Finish line celebration at Boston Marathon cut short for Hampton grad
With one last burst of energy, Megan Hennessey closed her eyes and sprinted toward the finish line. The last thing she saw was the official marathon clock hit 4:09:43.
At 4:09:44, the first of two bombs went off at the Boston Marathon finish line that killed three and injured more than 180.
“At first, we thought it was a firework,” said Hennessey, 23, a Hampton High School graduate. “Then I looked back and all we saw was smoke, and I saw a guy with his legs up in the air.”
Ten seconds after the first explosion, a second blast detonated about 100 yards away.
Hennessey, now a graduate student at Boston College, spent four months training for her first marathon to raise money for the Boston College Campus School, a private school for students ages 3 to 21 with multiple disabilities. She is a teaching assistant at the school while taking graduate special education courses.
“My biggest motivation was my school,” Hennessey said, and she always dreamed of running the Boston Marathon.
More than 300 Boston College students, faculty and alumni trained for the 26.2-mile marathon to raise money for the school. Hennessey wore a shirt for the race that featured photos of the six students in her class.
She struggled at mile 11, suffering from dehydration but friends, family and Boston College colleagues and some of her students encouraged her from miles 17 to 23.
Boston College freshman Brendan Sweeney, a friend, joined Hennessey on her run shortly after she passed the campus. When the pair turned onto Hereford Street just before mile 26, they moved to the far right to see Hennessey's final cheering section of coworkers.
“It was so weird. I got, out of nowhere, all this energy to sprint” for the last couple miles, she said. “If I hadn't sprinted, I would have been right where that bomb went off.”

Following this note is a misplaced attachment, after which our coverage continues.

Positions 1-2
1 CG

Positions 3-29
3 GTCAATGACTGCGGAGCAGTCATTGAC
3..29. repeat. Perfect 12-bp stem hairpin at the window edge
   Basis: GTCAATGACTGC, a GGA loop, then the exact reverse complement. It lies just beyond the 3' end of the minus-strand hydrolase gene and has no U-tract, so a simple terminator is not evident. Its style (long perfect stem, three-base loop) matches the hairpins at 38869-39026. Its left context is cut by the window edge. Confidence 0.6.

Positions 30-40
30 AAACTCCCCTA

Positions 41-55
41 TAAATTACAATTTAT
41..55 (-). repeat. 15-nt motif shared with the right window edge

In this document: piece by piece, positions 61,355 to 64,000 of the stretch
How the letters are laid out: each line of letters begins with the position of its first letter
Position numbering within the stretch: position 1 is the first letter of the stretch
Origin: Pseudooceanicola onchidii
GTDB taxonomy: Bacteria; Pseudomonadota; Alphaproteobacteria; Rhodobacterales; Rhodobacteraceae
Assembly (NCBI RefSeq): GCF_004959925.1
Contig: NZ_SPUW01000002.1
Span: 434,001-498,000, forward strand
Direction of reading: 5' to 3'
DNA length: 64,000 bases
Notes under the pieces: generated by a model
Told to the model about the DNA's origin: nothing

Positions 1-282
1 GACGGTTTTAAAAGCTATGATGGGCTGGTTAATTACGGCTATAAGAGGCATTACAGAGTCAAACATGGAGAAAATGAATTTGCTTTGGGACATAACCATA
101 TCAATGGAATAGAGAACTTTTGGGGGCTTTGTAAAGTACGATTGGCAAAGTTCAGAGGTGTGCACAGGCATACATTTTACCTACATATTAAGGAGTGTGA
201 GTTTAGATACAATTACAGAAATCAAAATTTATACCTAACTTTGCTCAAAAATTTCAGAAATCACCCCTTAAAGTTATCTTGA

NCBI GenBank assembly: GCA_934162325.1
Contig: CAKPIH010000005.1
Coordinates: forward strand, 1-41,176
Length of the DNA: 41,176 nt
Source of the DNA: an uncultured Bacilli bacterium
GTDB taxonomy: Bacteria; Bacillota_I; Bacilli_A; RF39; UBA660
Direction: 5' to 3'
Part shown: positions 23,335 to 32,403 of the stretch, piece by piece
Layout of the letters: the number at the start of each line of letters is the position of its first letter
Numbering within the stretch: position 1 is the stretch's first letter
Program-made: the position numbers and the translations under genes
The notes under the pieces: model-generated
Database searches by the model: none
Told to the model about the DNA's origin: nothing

The force of the explosion pushed Hennessey forward into the runners in front of her. Unsure what had happened, she was able to celebrate her accomplishment “for about 5 seconds” and snap a celebratory photo before the second explosion and race officials' order to evacuate.
Crowds took off and Hennessey, too exhausted to hop the fence, was trapped in the finish line chutes meant to direct runners after the race.
“I was stuck and started sobbing,” she said. “I remember being there and not knowing where to go or what to do.”
About 10 people offered help. One man led her out of the chutes while another retrieved her phone for her from her running belt.
Hennessey tried to reach her boyfriend, Alex Zucco, 27, of Boston, and family members by phone.
Zucco and a friend were on a train heading for the city, when the friend's girlfriend called with news of the bombing. The train stopped and was evacuated five minutes later. They ran downtown, Zucco said.
Zucco and Hennessey met up close to 45 minutes after the bombing and walked several miles to meet Hennessey's family.
Hennessey spent last week recovering from the experience with her family in Hampton. She's tried to avoid the news, and struggles with nightmares.
Hennessey said she finds it difficult to think about those hurt or killed, and wonders what the tragedy will mean for future marathons.
Her finish time was six minutes faster than her goal. “Everyone says I should be so proud. It's hard to think about that. It's tainted,” she said. The Boston College runners had raised more than $64,000, as of race time, for the Campus School.
Mary Alice Hennessey, Megan's mother, said the family has been through a roller coaster of emotions and now is focused on their daughter accomplishing her goal, and being together.
“All I was concerned about was getting to my daughter. Then you get angry. Then you're grateful because it could have been a lot worse,” she said. “We were lucky. I truly believe God was watching out for Megan.”
Bethany Hofstetter is a staff writer for Trib Total Media. She can be reached at 724-772-6364 or email@example.com.